Forest floor and mineral soil respiration rates in a northern Minnesota red pine chronosequence

Forests
By: , and 

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Abstract

We measured total soil CO2 efflux (RS) and efflux from the forest floor layers (RFF) in red pine (Pinus resinosaAit.) stands of different ages to examine relationships between stand age and belowground C cycling. Soil temperature and RS were often lower in a 31-year-old stand (Y31) than in 9-year-old (Y9), 61-year-old (Y61), or 123-year-old (Y123) stands. This pattern was most apparent during warm summer months, but there were no consistent differences in RFF among different-aged stands. RFF represented an average of 4–13% of total soil respiration, and forest floor removal increased moisture content in the mineral soil. We found no evidence of an age effect on the temperature sensitivity of RS, but respiration rates in Y61 and Y123 were less sensitive to low soil moisture than RS in Y9 and Y31. Our results suggest that soil respiration’s sensitivity to soil moisture may change more over the course of stand development than its sensitivity to soil temperature in red pine, and that management activities that alter landscape-scale age distributions in red pine forests could have significant impacts on rates of soil CO2 efflux from this forest type.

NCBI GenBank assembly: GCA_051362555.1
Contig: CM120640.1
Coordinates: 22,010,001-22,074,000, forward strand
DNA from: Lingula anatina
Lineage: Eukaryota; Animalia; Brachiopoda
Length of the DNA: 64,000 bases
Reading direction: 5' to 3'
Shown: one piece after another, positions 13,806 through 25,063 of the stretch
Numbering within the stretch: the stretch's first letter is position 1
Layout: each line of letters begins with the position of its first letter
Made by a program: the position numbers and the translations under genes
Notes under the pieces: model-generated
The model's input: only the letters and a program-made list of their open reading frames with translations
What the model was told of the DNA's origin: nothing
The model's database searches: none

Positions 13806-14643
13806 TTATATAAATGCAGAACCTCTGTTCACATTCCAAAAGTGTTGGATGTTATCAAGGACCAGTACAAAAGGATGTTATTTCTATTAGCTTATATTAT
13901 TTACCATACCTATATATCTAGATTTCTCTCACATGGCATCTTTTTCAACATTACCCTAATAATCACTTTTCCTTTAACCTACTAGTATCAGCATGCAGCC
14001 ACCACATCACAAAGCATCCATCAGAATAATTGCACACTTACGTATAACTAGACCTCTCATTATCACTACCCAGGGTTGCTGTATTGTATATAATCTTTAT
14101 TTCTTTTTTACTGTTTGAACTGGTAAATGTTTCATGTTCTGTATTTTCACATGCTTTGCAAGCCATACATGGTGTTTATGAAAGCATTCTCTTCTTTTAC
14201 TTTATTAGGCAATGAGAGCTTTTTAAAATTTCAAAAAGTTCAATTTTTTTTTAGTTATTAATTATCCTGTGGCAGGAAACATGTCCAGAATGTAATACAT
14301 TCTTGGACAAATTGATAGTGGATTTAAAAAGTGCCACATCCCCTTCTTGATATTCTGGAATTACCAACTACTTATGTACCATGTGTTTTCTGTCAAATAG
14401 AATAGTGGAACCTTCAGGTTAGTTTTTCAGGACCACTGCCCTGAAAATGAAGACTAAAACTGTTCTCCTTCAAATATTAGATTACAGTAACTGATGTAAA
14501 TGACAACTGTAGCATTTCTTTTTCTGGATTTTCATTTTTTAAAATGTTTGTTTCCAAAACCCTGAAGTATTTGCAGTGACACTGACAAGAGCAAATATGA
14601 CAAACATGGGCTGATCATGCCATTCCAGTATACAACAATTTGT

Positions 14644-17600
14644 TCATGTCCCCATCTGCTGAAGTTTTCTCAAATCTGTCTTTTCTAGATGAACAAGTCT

Additional publication details

Publication type Article
Publication Subtype Journal Article
Title Forest floor and mineral soil respiration rates in a northern Minnesota red pine chronosequence
Series title Forests
DOI 10.3390/f9010016
Volume 9
Issue 1
Year Published 2018
Language English
Publisher MDPI
Contributing office(s) Southwest Biological Science Center
Description Article 16; 15 p.
First page 1
Last page 15